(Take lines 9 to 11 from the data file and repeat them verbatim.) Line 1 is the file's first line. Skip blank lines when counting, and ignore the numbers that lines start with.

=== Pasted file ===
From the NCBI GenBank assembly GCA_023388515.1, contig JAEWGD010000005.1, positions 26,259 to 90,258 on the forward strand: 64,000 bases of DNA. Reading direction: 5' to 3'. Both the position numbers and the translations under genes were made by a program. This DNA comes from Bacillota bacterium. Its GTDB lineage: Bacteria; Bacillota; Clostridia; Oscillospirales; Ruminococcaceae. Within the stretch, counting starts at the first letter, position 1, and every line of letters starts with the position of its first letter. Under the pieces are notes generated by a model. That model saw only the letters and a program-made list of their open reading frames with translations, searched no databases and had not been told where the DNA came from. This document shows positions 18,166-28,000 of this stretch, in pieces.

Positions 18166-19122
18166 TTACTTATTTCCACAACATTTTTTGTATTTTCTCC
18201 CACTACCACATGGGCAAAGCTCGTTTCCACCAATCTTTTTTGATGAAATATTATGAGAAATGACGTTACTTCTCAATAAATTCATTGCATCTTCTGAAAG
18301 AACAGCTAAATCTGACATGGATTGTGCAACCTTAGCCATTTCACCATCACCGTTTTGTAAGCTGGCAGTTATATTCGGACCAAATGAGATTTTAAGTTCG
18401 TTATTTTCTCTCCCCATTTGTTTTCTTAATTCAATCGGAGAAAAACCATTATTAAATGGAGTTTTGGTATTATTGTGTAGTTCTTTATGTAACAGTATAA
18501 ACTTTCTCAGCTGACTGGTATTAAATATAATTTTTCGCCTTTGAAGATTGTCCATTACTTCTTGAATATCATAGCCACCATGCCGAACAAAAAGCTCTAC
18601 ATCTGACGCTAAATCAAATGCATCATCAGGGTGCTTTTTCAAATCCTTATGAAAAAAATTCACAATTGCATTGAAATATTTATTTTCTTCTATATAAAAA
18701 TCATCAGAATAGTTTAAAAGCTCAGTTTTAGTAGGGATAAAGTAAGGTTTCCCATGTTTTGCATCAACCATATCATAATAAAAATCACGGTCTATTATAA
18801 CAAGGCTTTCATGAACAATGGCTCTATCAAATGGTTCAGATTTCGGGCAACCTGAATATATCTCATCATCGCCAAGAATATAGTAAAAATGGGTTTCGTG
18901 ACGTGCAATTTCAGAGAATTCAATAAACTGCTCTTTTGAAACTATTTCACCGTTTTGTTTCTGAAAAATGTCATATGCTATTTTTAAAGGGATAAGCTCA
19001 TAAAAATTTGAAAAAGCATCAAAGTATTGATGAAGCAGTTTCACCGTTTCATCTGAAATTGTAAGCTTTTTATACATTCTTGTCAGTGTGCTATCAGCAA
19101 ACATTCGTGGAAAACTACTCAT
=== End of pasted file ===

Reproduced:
18701 TCATCAGAATAGTTTAAAAGCTCAGTTTTAGTAGGGATAAAGTAAGGTTTCCCATGTTTTGCATCAACCATATCATAATAAAAATCACGGTCTATTATAA
18801 CAAGGCTTTCATGAACAATGGCTCTATCAAATGGTTCAGATTTCGGGCAACCTGAATATATCTCATCATCGCCAAGAATATAGTAAAAATGGGTTTCGTG
18901 ACGTGCAATTTCAGAGAATTCAATAAACTGCTCTTTTGAAACTATTTCACCGTTTTGTTTCTGAAAAATGTCATATGCTATTTTTAAAGGGATAAGCTCA